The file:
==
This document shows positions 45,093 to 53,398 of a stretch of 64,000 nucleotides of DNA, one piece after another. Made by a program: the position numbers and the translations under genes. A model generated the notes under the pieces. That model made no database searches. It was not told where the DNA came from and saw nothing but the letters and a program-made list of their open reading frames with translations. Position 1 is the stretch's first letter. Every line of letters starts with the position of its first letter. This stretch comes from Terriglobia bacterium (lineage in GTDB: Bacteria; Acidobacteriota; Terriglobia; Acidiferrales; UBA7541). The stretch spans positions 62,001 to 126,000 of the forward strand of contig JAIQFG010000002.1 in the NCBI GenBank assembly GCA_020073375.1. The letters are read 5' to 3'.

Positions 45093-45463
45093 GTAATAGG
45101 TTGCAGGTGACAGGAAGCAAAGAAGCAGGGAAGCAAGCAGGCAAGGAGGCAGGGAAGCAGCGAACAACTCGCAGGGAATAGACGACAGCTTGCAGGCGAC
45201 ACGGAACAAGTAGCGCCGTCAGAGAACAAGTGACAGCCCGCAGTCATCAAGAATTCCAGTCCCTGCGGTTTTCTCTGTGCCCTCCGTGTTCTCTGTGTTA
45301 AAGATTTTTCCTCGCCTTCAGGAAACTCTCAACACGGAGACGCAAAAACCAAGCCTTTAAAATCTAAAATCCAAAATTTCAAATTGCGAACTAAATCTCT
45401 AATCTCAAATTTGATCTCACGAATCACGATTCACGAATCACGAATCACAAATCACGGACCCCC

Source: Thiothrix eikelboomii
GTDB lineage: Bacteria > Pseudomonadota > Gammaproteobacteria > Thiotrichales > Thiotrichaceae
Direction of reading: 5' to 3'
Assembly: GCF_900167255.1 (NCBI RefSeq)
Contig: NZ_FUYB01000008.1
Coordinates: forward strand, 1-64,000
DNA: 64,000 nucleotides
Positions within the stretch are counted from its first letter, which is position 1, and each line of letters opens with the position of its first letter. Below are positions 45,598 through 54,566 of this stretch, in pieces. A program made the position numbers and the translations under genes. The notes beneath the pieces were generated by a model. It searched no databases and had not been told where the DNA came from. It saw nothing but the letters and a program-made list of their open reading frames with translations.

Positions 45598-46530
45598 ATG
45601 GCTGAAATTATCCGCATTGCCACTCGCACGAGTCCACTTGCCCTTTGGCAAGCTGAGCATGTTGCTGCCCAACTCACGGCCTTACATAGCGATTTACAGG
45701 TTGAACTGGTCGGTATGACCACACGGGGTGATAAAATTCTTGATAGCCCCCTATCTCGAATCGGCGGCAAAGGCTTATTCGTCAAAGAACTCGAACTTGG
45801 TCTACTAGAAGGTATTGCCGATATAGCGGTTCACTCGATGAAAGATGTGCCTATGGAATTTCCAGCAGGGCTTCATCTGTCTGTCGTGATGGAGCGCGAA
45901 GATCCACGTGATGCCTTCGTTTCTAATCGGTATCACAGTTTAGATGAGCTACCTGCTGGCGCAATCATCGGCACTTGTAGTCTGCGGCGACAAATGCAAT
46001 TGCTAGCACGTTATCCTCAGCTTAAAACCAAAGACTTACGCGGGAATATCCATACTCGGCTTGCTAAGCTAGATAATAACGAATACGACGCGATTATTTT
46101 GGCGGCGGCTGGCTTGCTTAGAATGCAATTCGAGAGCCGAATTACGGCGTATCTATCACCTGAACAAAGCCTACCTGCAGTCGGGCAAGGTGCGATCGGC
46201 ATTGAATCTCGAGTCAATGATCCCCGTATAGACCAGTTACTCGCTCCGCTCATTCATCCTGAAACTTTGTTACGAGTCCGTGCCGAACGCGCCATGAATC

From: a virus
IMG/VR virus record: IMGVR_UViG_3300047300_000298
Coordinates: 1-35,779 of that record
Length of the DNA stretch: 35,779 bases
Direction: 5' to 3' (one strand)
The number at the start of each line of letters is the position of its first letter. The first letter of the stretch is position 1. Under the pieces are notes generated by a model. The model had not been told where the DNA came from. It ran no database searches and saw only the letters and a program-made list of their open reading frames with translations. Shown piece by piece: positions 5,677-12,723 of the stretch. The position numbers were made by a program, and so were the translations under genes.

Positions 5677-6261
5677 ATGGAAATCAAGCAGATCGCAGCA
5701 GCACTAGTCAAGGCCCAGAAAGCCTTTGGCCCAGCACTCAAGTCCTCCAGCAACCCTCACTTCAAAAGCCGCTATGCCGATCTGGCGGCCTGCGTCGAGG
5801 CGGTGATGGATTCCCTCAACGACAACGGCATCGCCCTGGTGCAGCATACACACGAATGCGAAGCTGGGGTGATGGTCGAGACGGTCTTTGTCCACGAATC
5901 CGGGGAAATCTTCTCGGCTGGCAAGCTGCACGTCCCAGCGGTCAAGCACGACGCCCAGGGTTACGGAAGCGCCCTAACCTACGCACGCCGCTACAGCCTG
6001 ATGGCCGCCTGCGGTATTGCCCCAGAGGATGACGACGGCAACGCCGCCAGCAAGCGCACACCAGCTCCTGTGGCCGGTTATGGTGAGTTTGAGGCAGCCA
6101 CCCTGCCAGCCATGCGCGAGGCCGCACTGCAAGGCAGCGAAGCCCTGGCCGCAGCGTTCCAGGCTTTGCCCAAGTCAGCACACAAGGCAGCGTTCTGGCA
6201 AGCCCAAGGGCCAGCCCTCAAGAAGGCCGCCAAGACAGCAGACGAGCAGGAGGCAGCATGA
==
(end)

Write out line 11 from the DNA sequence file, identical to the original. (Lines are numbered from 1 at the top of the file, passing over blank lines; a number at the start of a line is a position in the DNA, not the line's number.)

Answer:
Assembly: GCF_900167255.1 (NCBI RefSeq)